City uses new tool to stabilize South Knoxville High School

City uses new tool to stabilize South Knoxville High School

Posted:
The city has already put up chainlink and barbed wire fence. The city has already put up chainlink and barbed wire fence.
"It's been open in the back so there's been access by homeless and other individuals," said Monte Stanley. "It's been open in the back so there's been access by homeless and other individuals," said Monte Stanley.
We utilized the demolition by neglect ordinance," said Knoxville Public Service Director David Brace. We utilized the demolition by neglect ordinance," said Knoxville Public Service Director David Brace.

By STEPHANIE BEECKEN
6 News Reporter

KNOXVILLE (WATE) - Knoxville city officials are taking steps to shore up an old school building that has fallen into disrepair.

Developer Bahman Kasraei bought South Knoxville High School at auction in 2008 with plans to turn it into an assisted living facility but that plan never happened.

City officials stepped in last July and got a court order to start the process of trying to save the historic but blighted building.

Now that work is underway.

Monte Stanley has a home and greenhouse near the historic South High building. He says over the years the beautiful building has become a dangerous eyesore.

"It's been open in the back so there's been access by homeless and other individuals," said Stanley. "We are just afraid, you know, it may be set on fire because it's been pretty neglected for so long."

The building was built in the 1930s. It was used as a school until the 1970s.

Since the county sold the building to Kasraei it has fallen into disrepair.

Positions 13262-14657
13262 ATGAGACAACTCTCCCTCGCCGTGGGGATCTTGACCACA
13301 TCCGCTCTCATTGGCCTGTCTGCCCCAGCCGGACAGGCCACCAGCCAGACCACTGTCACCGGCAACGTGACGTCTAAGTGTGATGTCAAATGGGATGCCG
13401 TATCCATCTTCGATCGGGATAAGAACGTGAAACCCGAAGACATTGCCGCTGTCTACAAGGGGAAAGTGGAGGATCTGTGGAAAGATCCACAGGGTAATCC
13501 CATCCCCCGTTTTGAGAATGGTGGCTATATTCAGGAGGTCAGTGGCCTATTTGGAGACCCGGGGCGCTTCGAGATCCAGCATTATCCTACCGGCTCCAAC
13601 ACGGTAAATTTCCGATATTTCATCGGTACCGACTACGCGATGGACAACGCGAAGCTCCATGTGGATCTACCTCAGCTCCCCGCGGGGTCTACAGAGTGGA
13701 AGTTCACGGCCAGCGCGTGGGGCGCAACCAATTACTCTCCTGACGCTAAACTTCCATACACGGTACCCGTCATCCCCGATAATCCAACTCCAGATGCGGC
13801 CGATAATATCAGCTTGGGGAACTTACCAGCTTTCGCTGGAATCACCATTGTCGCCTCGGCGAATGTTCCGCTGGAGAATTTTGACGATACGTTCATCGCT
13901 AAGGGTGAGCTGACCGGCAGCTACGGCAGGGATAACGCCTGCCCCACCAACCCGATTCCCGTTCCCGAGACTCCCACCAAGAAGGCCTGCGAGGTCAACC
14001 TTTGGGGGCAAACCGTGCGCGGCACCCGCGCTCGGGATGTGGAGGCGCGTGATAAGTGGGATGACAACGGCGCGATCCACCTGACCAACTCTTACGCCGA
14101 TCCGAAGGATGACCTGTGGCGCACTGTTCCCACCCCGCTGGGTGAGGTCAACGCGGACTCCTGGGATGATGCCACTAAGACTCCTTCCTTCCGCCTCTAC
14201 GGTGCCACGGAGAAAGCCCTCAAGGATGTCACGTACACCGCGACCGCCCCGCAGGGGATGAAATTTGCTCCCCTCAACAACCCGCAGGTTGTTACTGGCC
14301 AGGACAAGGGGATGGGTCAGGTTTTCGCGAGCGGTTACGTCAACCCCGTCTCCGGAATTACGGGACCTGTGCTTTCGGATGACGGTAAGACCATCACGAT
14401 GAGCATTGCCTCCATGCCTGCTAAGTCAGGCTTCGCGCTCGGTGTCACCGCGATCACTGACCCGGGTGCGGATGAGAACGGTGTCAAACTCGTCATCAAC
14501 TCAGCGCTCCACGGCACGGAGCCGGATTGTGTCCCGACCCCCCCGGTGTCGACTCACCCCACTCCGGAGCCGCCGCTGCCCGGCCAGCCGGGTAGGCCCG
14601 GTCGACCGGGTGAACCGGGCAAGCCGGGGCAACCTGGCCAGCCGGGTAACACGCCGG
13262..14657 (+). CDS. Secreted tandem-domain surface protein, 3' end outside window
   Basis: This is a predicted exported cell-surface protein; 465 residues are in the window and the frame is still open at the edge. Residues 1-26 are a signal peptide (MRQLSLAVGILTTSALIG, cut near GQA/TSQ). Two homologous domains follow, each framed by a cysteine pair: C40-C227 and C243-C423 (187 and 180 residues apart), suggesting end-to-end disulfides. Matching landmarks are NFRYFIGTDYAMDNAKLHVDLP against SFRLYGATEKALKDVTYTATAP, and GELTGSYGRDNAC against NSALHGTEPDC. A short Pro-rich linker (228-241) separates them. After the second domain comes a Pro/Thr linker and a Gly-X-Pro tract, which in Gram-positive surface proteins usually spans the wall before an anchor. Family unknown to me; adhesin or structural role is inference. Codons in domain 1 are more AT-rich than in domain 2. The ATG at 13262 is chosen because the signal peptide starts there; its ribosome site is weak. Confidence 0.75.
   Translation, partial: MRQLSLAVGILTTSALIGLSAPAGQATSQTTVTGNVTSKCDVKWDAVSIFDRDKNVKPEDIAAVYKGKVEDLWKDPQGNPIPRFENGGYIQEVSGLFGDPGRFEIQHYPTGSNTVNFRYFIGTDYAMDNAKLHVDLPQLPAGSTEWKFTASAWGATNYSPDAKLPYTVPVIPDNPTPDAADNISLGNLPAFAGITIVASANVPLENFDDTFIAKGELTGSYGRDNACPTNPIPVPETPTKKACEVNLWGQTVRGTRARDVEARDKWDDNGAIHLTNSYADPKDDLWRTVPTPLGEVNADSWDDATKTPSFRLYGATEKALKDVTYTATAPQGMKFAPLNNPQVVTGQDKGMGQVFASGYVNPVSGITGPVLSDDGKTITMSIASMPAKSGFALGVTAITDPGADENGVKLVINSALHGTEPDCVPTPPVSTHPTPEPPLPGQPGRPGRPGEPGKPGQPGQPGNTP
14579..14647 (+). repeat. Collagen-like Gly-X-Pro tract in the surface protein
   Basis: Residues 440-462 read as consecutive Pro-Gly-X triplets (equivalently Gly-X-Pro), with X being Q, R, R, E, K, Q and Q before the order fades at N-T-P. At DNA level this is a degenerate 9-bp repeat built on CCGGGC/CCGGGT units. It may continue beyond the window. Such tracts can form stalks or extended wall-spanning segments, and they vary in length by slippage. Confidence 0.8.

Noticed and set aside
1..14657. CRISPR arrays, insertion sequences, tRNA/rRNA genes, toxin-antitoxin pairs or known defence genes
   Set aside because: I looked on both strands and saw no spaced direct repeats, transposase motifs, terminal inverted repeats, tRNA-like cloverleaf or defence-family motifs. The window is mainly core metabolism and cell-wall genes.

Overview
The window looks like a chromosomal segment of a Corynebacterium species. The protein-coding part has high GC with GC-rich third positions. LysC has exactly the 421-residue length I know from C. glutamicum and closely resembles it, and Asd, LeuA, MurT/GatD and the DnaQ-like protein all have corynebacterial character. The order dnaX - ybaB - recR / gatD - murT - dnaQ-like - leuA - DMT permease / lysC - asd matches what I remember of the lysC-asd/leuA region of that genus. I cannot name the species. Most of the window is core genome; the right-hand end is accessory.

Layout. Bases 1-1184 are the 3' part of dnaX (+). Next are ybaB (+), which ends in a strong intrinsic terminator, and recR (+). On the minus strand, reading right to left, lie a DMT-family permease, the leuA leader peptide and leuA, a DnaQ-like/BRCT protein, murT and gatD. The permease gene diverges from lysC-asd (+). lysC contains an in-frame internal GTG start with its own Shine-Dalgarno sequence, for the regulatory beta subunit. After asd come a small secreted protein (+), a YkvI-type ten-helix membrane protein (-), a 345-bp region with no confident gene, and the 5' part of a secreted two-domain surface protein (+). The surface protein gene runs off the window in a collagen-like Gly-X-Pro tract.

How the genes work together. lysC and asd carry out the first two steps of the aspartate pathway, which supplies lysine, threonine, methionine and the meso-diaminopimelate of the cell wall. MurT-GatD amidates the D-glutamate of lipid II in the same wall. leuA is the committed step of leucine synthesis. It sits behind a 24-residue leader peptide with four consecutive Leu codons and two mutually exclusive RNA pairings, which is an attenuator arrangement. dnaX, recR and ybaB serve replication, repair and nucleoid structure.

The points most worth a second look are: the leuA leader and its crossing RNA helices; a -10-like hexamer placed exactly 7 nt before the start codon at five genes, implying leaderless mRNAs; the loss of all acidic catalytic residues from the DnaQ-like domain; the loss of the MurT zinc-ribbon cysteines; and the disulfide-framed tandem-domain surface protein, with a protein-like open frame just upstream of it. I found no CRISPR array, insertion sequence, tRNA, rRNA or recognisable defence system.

Knoxville Public Service Director David Brace says the city has communicated with Kasraei that he is in violation of code and should maintain the historic building. After failing to take action, the city stepped in.

"We utilized the demolition by neglect ordinance, which allows the city to come in and stabilize the building to prevent further decline of the historic character of the building until the owner will take responsibility for it," said Brace.

The demolition by neglect ordinance has been on the city books for 10 years, but has never been funded or implemented until now.

An allocation of $100,000 is now available to clean up and stabilize blighted properties.

"It was funded by Mayor Rogero this year, as she is addressing vacant and blighted properties throughout the city," said Brace.

The city has already put up chainlink and barbed wire fence. Windows have been boarded up and doors with locks have been added.

The city expects to spend a couple more weeks working on the building. Brace says the inside still needs to be stabilized with wooden shoring and tape still needs to be put on the roof.

"We want to keep the walls up. We want to keep water out of it. We want to keep people out of it," said Mayor Madeline Rogero.

Brace says the city's efforts should lengthen the life of the building until the owner takes responsible action.

The project will cost $50,000. The property owner will be billed. If he does not pay, the city will place a lean on the property.

Kasraei says he has no comment on the city's action.

Brace says the city may utilize the demolition by neglect ordinance again this year on other property.

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